Even from a distance, reading newspapers and watching television reports, it’s clear that the situation in the Balkans right now is serious. Early last week, torrential rain started falling in Serbia, on ground that was already saturated with water, causing riverbanks to burst and overflow. The areas worst hit are in the center and west of the country, as well as some parts of Bosnia.
At this stage, it is still hard to get a firm grasp on the situation and a clear map of the areas affected. What is certain however is that the flooding has hit both urban and rural areas. The town of Obrenovac for example, 15 kilometers from Belgrade, has been completed submerged by the waters of the Kolubara, a tributary of the Sava River. Here, rescuers have evacuated at least 4,200 people; the estimated number of deaths is still rising.
The countryside has also not been spared, representing a serious emergency for a country whose hopes for an economic and social renewal lie in agriculture. Local Slow Food Presidia and Terra Madre food communities are among those affected.
The Gledi Crvena Ranka Plum Rakija Presidium protects a spirit distilled from a variety of local plum, the Crvena Ranka (“early red”). The rakija is produced in the Gledić Mountains, in the municipalities of Rekovac, Knić and Trstenik, in a region that is naturally lush but struggling with the constant depopulation affecting much of the rural Balkans. Those who remain were living and working in complete harmony with nature, however it is likely that this relationship will be completely destroyed by the rising waters and mud. We managed to speak to Dragana Valjovic, who, together with her husband Dejan, coordinates a group of producers and started the “Crvena Ranka” association. Sounding shaken, she managed to recount the extent of the damage with clear precision: The people are safe, but the road has collapsed in several points. The production zones can now only be reached by walking through the forest. The storage and packaging facilities have also suffered significant damage, and the rakija bottles that did not break are completely covered in mud. The full magnitude of the damage will only be understood when the waters have completely receded.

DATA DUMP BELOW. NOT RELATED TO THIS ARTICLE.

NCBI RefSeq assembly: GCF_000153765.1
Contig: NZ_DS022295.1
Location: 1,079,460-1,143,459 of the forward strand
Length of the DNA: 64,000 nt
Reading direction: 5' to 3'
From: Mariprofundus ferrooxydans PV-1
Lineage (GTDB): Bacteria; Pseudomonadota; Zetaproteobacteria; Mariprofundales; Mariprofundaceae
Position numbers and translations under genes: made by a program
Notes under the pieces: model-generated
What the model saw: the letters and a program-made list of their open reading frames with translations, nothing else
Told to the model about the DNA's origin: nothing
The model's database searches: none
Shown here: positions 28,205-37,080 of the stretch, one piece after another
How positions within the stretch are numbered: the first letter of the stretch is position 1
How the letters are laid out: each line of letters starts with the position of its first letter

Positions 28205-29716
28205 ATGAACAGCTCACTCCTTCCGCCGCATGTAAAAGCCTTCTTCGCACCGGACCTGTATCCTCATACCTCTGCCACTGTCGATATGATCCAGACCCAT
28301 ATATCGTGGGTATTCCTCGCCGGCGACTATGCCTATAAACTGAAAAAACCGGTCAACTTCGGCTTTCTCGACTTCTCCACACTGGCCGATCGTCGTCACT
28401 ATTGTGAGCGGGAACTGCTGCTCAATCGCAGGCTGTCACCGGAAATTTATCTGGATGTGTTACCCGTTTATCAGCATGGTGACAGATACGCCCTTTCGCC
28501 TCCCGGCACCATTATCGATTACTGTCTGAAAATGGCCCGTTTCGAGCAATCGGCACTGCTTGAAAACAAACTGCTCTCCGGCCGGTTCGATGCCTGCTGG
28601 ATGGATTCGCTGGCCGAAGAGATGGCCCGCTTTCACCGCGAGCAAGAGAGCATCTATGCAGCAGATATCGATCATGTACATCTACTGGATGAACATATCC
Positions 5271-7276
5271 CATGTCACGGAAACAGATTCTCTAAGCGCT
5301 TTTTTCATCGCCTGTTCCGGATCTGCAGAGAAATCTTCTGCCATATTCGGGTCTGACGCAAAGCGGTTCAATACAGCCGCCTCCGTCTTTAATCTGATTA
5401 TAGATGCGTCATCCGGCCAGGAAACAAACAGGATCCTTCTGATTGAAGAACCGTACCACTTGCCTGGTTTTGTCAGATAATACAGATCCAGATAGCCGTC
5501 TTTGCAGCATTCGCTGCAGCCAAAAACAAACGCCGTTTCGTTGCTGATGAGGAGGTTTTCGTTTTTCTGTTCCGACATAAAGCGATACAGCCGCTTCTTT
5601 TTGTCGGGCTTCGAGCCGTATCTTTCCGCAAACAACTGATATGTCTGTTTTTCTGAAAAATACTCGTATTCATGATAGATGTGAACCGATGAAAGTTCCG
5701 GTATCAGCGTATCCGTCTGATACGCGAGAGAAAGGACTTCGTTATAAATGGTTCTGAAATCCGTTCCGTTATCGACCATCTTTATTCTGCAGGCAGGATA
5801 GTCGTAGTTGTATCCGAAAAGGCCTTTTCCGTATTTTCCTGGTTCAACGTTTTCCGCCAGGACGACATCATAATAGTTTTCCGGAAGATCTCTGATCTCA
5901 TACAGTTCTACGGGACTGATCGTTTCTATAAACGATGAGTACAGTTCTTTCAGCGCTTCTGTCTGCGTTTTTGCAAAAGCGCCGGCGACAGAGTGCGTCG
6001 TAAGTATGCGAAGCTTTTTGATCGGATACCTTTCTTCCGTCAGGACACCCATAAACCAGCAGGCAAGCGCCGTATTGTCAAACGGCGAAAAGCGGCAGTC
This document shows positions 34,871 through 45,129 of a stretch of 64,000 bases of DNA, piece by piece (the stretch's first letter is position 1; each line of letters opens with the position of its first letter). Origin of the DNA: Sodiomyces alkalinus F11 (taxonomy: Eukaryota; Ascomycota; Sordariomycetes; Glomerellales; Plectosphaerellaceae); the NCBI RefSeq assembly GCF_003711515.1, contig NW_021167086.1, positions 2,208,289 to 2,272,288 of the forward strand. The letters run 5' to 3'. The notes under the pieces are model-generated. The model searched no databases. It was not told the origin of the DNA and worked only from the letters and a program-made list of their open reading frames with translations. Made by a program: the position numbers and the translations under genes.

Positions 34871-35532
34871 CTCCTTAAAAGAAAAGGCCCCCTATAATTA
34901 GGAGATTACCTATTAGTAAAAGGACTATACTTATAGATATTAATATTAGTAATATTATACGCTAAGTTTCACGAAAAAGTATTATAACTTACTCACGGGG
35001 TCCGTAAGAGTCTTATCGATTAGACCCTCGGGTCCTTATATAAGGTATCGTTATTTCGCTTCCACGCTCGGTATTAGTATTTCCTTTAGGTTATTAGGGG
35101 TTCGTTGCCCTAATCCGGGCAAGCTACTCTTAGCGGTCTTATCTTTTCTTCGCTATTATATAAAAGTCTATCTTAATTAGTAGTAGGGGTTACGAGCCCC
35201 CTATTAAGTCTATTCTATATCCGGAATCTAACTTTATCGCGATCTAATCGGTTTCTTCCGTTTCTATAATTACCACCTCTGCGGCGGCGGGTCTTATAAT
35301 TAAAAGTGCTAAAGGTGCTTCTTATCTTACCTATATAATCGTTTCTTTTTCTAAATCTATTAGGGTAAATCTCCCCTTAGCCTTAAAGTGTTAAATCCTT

More disheartening news came from the Velika Plana food community in the district of Podunavlje. Ivana Radic has been living in Montpellier for some time now, but is in constant contact with her family who live in the central Serbian town. She also reassured us that people were safe, but added: “Agricultural production has been demolished. Wheat production is completely ruined, with the same fate hitting many other vegetable crops. The farm that supported the work of our food community, with a collection of ancient varieties of fruits and vegetables has also suffered enormous losses. What was once a field of cabbages is now a lake.”
We are hearing similar stories from Bosnia. The Potkaozarje and Podgrmec Convivium has been particularly affected. An update came from Snjezana Duricic, who has gathered news from convivium members. “The emergency has been tackled promptly, with the arrival and distribution of humanitarian aid, the formation of a network of volunteers for the cleanup effort and provisions, at least temporarily, for the risks linked to drinking water. But we are worried about the coming days. We don’t have the equipment necessary for removing the excess water and there is a risk of infections developing, given that a sudden rise in temperature is forecast for the next few days.”
Hearing stories from these three women from Serbia and Bosnia makes it clear that we cannot remain idle, not least because they represent an important part of our network, fragile and in need of help, today more than ever before. All three – Dragana, Ivana and Snjezana – talk of courage and the desire to rebuild, but also of thanks to all those who have shown concern and offered support.